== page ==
“It was definitely terrifying,” she says. “It [the truck] was parked in the middle of the road. No hazard light. I went sliding into it. I’ve never had an accident in my life, so it was like, ‘What the heck just happened?’”

Thankfully, she wasn’t hurt during the collision, but her vehicle was severely damaged.

Pelumi Nubi (Courtesy Pelumi Nubi via CNN Newsource)
Pelumi Nubi’s beloved Peugeot 107, seen in Paris, France, was given the nickname ‘Lumi.’ (Courtesy Pelumi Nubi via CNN Newsource)

While she considered finishing the journey with a different car, Nubi ultimately decided to wait for her Peugueot, which has been nicknamed ‘Lumi,’ to be repaired and continue on with it for the duration.

“There was just this bond,” she says. “She’s seen me on the hardest days. I’ve cried in her. I’ve screamed with joy in her.”

The accident delayed Nubi’s arrival into Lagos, as did the various border delays, including a 48-hour wait to enter Liberia, that she experienced along the way.

“The borders were tougher than the accident,” she says. “Thank God I wasn’t injured in the accident, but the borders were just heartbreaking in terms of the lack of freedom of movement within the African continent.”

After leaving the Ivory Coast, Nubi headed to Togo and then Benin, before arriving at her final destination, Lagos, Nigeria on April 7.

While she’s enjoyed the “audacious” journey immensely, Nubi admits that it was lonely at times.

“Yes, you’re meeting new people, but you miss your mom’s cooking and your bed,” she says.

Bigger picture

Nubi, who has been chronicling her journey via her Instagram and YouTube accounts, has been overwhelmed by the support she’s received throughout and says that her online community kept her going during some of the toughest times.

“This has been a solo trip, but it’s really gone bigger than me,” she says. “And then after the accident, it felt like it couldn’t end there. There were just so many people riding on the journey to finish.”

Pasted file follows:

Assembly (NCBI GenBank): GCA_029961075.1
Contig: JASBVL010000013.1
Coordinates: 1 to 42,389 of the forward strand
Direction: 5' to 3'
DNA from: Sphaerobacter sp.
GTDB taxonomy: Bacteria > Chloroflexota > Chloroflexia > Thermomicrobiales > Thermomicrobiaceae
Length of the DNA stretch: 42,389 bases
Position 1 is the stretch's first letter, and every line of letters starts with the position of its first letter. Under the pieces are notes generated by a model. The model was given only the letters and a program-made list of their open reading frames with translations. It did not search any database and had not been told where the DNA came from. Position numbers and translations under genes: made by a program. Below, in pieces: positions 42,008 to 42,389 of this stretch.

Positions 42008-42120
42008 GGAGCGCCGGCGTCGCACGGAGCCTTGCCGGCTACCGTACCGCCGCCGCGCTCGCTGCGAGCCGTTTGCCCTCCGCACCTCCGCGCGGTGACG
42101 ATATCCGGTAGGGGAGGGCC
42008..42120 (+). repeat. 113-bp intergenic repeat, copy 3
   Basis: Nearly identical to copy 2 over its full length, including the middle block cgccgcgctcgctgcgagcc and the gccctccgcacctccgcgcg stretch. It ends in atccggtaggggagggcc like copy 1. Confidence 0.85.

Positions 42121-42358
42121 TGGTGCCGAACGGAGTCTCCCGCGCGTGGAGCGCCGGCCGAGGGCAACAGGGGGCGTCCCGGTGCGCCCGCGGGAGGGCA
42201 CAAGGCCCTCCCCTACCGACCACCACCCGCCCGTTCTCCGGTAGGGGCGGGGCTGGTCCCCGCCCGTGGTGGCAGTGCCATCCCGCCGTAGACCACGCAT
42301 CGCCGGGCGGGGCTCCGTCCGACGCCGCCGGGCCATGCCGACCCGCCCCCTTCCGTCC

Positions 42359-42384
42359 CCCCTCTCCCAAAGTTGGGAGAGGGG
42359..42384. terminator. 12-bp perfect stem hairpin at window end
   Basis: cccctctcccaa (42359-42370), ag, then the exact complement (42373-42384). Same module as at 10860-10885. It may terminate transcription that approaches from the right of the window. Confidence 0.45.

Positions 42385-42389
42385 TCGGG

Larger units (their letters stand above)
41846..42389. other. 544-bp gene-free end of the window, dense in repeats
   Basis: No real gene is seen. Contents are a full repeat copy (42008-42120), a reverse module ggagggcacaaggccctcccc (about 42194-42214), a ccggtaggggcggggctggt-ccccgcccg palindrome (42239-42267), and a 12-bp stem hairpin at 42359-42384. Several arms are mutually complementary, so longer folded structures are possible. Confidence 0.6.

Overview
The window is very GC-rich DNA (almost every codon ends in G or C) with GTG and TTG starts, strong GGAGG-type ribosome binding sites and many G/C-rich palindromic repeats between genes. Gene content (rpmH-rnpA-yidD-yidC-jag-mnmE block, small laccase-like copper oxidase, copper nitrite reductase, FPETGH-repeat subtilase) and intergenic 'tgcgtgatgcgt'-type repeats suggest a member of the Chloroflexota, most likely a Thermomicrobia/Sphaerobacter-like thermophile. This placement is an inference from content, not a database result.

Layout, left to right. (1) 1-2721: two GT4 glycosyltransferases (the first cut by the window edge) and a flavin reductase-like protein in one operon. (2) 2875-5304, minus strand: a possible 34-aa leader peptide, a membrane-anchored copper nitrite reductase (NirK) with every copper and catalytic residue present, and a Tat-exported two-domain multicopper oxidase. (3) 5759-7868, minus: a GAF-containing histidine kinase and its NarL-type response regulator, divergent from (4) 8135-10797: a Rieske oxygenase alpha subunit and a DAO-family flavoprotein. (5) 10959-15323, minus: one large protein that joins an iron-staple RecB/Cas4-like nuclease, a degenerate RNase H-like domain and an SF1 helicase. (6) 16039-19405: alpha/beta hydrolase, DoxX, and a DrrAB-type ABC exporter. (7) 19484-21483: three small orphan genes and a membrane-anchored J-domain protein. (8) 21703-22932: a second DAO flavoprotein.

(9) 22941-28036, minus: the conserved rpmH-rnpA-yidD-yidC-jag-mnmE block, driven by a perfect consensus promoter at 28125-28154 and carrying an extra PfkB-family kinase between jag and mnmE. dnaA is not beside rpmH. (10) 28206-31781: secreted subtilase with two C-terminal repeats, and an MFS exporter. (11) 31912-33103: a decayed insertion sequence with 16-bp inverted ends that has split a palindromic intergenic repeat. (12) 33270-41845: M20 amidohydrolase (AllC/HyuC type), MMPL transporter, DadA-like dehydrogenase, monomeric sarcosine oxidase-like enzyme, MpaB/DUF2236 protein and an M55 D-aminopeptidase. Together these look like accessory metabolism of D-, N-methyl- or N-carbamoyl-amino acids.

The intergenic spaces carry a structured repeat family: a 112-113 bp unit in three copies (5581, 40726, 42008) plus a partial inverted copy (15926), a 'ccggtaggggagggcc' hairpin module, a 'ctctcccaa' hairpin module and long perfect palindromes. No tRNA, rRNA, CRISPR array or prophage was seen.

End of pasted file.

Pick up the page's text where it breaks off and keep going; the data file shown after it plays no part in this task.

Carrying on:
Nubi has had teacher’s getting in touch with her to tell her that their students have been following her journey closely and parents sending her supportive messages from their children.

“The engagement with the society and the people that have rallied me on has just been incredible,” says Nubi. who partnered with American company Osprey early in the journey. “Amazing, amazing memories that I wouldn’t be able to buy or put a price to.”

By putting the spotlight on West Africa, Nubi hopes to be able to help “change the narrative” in terms of the way the region is viewed across the world, and was thrilled to be able to showcase sites like the Basilica of Our Lady of Peace of Yamoussoukro in Ivory Coast, thought to be the largest church in the world.

“In terms of holiday destination, this is possible,” she says. “There’s viability. It’s not just hot and lines, is really just changing that narrative globally as well.”

As for her future plans, she’s contemplating a road trip from Lagos to South Africa. However, Nubi is planning to leave her beloved car behind this time.

“She will be living her best life in Nigeria,” she says, adding that she’d love it if Lumi was put in a “little museum” and potentially inspire future generations.

Pelumi Nubi (Omololu Olurinde @loluphotography_ via CNN Newsource)
Pelumi Nubi – The 29-year-old arrived to a hero’s welcome in Lagos. (Omololu Olurinde @loluphotography_ via CNN Newsource)

While she believes that she’s now the first Black solo female traveler to have driven from London to Lagos, Nubi isn’t hugely interested in such titles and says that this was never her goal.

“It was very much [about] inspiring people. In terms of, ‘You think London to Lagos is impossible? I’ve done that.’

“It was about the bigger picture. The accolades are nice but it doesn’t scratch the surface of what I was trying to achieve.”

Nubi is looking forward to spending time with her friends and family, many of whom traveled to Lagos to meet her at the grand finale, as well as having the opportunity to celebrate in style.

“I just proved to myself the strength I have within me,” she says. “So it’s a proud achievement personally.

“But I think it expands way past me, and that in itself is just so joyful.”